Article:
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Dr. Jack Zipes

Women's & Gender Studies


Dr. Jack Zipes

Academic Biography 

Jack Zipes is Professor Emeritus of German at the University of Minnesota and has previously held professorships at New York University, the University of Munich, the University of Wisconsin, and the University of Florida. In addition to his scholarly work, he is an active storyteller in public schools and has worked with children’s theaters in France, Germany, Canada, and the United States. In 1997 he founded a storytelling and creative drama program, Neighborhood Bridges, in collaboration with the Children’s Theatre Company of Minneapolis that is still thriving in the elementary schools of the Twin Cities.

His major publications include The Great Refusal: Studies of the Romantic Hero in German and American Literature (1970), Breaking the Magic Spell: Radical Theories of Folk and Fairy Tales (1979), Fairy Tales and the Art of Subversion (1983), The Trials and Tribulations of Little Red Riding Hood (1983), Don’t Bet on the Prince: Contemporary Feminist Fairy Tales in North America and England (1986), The Brothers Grimm: From Enchanted Forests to the Modern World (1988), The Operated Jew: Two Tales of Anti-Semitism (1991), Fairy Tale as Myth/Myth as Fairy Tale (1994), Happily Ever After: Fairy Tales, Children, and the Culture Industry (1997), Yale Companion to Jewish Writing and Thought in German Culture, 1066-1966 edited with Sander Gilman (1997), When Dreams Came True: Classical Fairy Tales and their Tradition (1999), Sticks and Stones: The Troublesome Success of Children’s Literature from Slovenly Peter to Harry Potter (2000), Unlikely History: The Changing German-Jewish Symbiosis, 1945-2000 edited with Leslie Morris (2002), Hans Christian Andersen: The Misunderstood Storyteller (2005), Why Fairy Tales Stick: The Evolution and Relevance of a Genre (2006), Relentless Progress: The Reconfiguration of Children’s Literature, Fairy Tales, and Storytelling (2008), The Enchanted Screen: The Unknown History of Fairy-tale Films (2010), and The Irresistible Fairy Tale: The Cultural and Social History of a Genre (2012).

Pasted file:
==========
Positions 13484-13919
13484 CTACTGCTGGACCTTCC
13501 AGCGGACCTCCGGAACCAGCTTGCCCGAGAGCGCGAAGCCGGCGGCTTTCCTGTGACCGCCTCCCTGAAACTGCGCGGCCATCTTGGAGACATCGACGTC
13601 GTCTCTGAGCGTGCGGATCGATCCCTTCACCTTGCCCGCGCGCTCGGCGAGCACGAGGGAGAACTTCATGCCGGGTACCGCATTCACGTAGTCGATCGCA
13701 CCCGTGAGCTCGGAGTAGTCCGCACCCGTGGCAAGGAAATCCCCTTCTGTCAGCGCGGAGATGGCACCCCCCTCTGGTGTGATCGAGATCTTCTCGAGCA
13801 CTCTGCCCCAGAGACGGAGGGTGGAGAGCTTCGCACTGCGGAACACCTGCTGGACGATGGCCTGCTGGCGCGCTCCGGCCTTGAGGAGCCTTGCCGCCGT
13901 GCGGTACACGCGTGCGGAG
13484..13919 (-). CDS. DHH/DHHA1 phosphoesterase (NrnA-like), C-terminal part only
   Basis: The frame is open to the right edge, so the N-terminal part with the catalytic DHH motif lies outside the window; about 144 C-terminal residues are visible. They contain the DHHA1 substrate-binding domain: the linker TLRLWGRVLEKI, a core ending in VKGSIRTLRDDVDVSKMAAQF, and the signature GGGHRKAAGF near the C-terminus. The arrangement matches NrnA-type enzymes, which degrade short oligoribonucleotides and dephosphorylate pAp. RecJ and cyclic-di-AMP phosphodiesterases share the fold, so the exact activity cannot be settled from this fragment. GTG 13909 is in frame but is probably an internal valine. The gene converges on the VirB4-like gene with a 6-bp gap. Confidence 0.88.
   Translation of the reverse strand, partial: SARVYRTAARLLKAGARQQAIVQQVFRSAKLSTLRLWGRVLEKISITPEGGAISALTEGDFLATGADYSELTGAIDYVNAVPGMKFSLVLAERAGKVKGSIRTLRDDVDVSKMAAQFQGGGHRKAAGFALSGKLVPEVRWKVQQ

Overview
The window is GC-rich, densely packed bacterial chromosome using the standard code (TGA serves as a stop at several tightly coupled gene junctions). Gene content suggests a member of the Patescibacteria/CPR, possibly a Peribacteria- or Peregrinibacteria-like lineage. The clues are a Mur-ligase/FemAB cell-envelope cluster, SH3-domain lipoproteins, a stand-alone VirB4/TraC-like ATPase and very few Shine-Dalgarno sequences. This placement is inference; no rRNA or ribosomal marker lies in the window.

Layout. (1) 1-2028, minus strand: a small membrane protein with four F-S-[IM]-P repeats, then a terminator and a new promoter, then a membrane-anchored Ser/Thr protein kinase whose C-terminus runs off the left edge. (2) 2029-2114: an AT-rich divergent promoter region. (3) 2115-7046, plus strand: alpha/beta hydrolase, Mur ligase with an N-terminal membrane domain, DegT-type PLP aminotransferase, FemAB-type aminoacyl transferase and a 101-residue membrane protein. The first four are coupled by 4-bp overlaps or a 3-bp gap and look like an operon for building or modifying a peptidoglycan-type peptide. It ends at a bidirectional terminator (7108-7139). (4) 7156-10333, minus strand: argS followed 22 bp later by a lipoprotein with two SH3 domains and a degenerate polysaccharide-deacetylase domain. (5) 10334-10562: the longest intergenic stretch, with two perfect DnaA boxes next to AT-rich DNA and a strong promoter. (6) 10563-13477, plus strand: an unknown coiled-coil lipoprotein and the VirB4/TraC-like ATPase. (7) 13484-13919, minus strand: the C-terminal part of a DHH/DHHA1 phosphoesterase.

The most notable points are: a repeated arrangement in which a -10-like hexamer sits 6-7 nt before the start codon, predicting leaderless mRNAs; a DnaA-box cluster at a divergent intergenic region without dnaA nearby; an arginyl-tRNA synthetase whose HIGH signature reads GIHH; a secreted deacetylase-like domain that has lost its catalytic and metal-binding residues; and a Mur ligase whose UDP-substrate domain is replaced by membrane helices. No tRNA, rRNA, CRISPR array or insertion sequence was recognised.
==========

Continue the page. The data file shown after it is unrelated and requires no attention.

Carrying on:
Regarded as a major American translator, he has published The Complete Fairy Tales of the Brothers Grimm (1987), Beauties, Beasts, and Enchantment: Classic French Fairy Tales (1989), The Fairy Tales of Hermann Hesse (1995). He has also edited Spells of Enchantment: The Wondrous Fairy Tales of Western Culture (1991), The Outspoken Princess and the Gentle Knight (1994), The Oxford Companion to Fairy Tales (2000), The Great Fairy Tale Tradition: From Straparola and Basile to the Brothers Grimm (2001), and The Oxford Encyclopedia of Children’s Literature (2006). His most recent translations include Beautiful Angiola: The Great Treasury of Sicilian Folk and Fairy Tales Collected by Laura Gonzenbach (2006), The Folk and Fairy Tales of Giuseppe Pitrè with Joseph Russo (2008), Lucky Hans and other Merz Fairy Tales by Kurt Schwitters (2008), and The Cloak of Dreams by Béla Balázs (2010), all which include long introductions. In 2013 he published a major anthology of nineteenth century folk tales under the title, The Golden Age of Folk and Fairy Tales: From the Brothers Grimm to Andrew Lang.

Early in his career, Professor Zipes was co-founder of the important journal New German Critique and is presently editor-in-chief of the Routledge book series Children’s Literature and Culture and co-editor with Erich Weitz of the Palgrave book series Studies in Contemporary European Culture and History. In 1997 he became the first Director of the Center for German and European Studies In addition to his administrative work, he has written numerous articles for various journals in the United States, Great Britain, Germany, Canada, Italy, Slovenia, and France. 

Among his many awards are the John Simon Guggenheim Fellowship (1988-89), the Distinguished Scholar Award of the International Association for the Fantastic in the Arts (1992), the Storytelling World Award: Storytelling Information (1996), the Scholar of College, University of Minnesota (1997-2000), the National Endowment for the Humanities Fellowship (1998-1999), the Anne Devereaux Jordan Award for exceptional service to children and their literature, Children’s Literature Association (1999), the International Brothers Grimm Award, International Institute for Children’s Literature in Osaka, Japan (1999), the McKnight Research Grant (2000-2003), Schick Lecture Award of Indiana State University, Hoosier Folklore Society (2006), Katharine Briggs Award, Folklore Society, London (2007), and a Leverhulme Fellowship at the Anglia Ruskin University in Cambridge, England (2012-13).